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While we were there a Turkey Vulture passed through.  Both parents were quick to fly off and escort the Vulture out of the area.

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The Turkey Vulture leaving the area!

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They eyasses finally wake up and become active.

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Big Mama returns to a nearby tree.

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Before returning to the nest.


Confirming Three at St. John's Cathedral

I was able to confirm that we have three chicks at the St. John's site this weekend.

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The eastern edge of the nest is being used by both the parents and the eyasses now.  So, you have to check from two angles one from Morningside Drive, and one from 113th Street.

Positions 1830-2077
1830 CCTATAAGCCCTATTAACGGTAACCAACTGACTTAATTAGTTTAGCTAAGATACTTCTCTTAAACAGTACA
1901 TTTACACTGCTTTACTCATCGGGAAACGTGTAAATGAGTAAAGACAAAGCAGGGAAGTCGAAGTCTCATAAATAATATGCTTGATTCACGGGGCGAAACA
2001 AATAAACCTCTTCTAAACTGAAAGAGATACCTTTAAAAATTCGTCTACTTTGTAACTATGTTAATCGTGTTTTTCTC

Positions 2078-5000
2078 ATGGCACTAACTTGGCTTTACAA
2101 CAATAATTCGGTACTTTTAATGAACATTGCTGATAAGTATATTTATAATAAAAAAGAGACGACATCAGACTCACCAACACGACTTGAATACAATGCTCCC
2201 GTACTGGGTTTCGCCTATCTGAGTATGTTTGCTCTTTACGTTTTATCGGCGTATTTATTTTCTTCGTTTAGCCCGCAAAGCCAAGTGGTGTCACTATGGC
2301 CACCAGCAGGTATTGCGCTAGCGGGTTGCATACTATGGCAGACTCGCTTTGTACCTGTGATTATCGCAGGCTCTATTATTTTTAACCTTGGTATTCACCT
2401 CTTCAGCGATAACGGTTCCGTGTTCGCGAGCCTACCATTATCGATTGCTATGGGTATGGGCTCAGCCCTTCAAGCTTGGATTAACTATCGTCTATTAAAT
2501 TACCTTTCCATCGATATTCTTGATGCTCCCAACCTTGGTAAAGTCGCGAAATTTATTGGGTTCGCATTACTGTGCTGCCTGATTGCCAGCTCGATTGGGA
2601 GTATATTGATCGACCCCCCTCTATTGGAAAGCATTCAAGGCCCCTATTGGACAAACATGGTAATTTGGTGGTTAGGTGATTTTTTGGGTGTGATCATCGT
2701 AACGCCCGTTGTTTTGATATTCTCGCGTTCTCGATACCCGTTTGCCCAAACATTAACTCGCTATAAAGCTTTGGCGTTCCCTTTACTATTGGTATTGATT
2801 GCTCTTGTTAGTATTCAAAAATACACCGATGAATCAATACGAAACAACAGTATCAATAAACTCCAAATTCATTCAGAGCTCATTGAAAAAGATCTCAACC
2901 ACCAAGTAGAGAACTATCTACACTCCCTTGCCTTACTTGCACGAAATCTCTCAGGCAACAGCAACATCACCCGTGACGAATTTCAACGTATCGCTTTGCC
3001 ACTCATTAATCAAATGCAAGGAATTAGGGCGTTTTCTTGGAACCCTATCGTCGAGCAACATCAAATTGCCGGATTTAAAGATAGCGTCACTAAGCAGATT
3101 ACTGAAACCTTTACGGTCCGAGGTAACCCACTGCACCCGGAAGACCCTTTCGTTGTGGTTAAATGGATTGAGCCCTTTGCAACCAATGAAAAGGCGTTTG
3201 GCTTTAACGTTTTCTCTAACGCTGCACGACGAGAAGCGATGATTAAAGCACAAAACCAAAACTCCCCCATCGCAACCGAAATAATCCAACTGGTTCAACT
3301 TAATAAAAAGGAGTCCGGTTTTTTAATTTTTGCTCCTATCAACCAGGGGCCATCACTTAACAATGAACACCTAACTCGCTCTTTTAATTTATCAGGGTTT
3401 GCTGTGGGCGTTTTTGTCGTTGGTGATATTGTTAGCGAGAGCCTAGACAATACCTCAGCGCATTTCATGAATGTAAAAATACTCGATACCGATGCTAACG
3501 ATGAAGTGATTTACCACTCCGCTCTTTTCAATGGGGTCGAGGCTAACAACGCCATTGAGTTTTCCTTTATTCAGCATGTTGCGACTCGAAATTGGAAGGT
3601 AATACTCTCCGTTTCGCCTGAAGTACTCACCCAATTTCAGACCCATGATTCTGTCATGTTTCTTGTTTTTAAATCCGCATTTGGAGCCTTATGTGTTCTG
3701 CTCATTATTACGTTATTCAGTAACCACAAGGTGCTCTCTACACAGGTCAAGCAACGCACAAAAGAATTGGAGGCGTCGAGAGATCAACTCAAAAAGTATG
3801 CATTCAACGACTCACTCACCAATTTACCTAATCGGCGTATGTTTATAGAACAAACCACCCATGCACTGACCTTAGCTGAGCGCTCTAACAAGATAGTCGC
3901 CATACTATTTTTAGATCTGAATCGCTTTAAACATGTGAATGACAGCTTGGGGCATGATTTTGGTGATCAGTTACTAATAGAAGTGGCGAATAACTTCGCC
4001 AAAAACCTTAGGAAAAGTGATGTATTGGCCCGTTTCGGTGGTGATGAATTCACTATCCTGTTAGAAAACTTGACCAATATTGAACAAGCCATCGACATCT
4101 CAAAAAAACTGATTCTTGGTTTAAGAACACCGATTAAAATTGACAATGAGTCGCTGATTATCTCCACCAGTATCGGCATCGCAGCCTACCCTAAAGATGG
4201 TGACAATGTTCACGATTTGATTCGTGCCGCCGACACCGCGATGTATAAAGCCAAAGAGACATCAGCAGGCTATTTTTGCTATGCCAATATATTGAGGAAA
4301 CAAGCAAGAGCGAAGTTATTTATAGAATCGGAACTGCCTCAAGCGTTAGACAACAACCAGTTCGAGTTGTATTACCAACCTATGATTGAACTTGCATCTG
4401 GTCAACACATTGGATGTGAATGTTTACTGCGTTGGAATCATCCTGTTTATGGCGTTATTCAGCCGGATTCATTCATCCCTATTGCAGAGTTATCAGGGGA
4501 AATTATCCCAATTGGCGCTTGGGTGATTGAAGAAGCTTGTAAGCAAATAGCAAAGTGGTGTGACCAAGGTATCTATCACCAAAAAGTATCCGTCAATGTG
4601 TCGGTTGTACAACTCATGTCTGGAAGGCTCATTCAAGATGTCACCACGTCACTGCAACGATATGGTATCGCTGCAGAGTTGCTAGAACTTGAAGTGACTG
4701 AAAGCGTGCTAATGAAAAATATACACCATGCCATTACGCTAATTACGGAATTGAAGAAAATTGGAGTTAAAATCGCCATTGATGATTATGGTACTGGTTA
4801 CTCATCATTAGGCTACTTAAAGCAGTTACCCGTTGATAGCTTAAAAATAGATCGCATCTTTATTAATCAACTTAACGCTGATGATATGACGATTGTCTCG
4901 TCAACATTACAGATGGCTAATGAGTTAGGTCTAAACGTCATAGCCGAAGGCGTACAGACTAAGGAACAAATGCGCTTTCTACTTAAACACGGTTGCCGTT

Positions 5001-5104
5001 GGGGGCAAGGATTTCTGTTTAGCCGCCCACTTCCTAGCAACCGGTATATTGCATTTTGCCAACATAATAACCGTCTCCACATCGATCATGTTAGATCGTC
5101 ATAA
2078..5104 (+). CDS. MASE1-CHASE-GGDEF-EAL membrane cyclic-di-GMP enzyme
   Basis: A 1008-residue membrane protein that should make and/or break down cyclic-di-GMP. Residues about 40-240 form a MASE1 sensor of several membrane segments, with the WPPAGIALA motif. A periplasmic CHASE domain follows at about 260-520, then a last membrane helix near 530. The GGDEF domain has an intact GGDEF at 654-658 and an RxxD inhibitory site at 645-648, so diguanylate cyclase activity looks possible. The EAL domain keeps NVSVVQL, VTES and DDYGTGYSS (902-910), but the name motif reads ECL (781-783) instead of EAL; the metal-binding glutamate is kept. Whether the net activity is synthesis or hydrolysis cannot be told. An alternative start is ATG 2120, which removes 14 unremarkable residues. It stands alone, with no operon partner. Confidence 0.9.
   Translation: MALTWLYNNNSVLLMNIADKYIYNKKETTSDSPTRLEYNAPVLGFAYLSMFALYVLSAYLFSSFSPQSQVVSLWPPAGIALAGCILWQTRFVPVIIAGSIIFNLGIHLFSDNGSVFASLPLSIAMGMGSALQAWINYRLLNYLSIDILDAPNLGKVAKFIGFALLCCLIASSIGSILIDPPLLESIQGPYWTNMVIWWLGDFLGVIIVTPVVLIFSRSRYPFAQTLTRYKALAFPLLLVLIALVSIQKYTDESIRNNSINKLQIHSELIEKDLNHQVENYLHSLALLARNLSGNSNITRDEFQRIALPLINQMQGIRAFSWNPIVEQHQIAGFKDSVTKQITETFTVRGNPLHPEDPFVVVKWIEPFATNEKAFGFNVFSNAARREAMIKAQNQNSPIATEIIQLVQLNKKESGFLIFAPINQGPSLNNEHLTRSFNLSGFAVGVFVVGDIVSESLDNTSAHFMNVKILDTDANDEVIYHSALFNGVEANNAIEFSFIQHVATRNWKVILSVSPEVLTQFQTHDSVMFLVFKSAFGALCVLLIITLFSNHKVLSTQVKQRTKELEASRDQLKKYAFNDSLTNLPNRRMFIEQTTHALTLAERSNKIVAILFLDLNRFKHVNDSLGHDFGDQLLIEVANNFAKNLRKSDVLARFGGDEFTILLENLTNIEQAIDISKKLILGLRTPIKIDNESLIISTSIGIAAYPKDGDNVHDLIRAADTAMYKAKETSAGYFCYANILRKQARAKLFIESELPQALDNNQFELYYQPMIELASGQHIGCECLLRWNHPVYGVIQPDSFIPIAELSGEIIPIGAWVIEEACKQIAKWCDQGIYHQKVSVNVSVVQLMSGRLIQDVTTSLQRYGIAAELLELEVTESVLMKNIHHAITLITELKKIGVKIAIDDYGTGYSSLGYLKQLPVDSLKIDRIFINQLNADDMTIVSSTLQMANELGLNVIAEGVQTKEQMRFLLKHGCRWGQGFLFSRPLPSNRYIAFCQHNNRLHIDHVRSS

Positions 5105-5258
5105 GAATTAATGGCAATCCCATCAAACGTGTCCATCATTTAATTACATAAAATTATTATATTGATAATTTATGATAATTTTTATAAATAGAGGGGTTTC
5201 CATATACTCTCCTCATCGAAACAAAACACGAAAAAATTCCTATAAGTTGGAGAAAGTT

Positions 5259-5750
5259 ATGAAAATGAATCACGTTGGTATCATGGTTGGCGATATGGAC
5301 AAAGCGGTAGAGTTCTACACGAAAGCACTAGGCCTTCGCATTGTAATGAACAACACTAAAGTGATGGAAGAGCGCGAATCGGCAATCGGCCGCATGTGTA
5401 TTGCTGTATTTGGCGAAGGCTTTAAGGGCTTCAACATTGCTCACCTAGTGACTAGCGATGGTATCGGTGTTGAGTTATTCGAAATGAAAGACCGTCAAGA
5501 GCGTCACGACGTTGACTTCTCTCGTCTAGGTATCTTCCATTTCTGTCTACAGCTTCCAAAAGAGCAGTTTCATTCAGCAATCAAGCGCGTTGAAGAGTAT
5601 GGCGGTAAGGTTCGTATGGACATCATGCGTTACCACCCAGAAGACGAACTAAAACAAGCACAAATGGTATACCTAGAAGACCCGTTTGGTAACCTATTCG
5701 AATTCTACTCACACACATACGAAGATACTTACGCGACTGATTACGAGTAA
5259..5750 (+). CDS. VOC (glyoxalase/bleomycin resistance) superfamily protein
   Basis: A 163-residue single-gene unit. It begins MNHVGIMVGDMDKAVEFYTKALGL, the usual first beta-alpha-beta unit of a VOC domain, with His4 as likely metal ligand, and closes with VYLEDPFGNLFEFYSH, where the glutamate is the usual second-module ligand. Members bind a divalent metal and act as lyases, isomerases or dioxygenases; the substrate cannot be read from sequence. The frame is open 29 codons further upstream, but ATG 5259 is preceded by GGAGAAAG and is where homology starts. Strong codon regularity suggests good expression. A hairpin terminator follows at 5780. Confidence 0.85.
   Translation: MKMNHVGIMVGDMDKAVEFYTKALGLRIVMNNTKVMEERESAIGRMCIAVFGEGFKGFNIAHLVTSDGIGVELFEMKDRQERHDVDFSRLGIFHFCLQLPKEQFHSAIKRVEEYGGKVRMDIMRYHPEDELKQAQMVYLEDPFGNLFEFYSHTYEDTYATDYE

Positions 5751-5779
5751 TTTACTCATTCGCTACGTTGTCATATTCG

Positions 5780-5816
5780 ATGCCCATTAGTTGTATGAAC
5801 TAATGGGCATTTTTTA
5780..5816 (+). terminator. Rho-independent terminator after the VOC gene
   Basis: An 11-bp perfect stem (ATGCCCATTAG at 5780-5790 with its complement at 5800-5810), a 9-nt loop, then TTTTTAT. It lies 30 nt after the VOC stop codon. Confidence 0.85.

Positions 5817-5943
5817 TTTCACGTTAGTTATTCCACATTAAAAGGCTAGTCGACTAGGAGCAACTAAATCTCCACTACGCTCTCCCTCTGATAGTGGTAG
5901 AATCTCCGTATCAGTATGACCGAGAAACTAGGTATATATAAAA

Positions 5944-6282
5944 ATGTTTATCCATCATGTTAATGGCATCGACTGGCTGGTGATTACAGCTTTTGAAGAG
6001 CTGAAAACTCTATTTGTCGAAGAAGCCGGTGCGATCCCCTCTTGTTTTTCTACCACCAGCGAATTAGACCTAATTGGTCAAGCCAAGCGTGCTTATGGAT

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The mother on the Plant building of St. Luke's.  (The building is named after a person with the last name of Plant rather than being from physical plant.)

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The mother moves to a spot close to the nest on the Cathedral.

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Yes, I'm going to make you run up and down Morningside drive to find me.

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You can see all three eyasses here.

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All three are here too.

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Here too.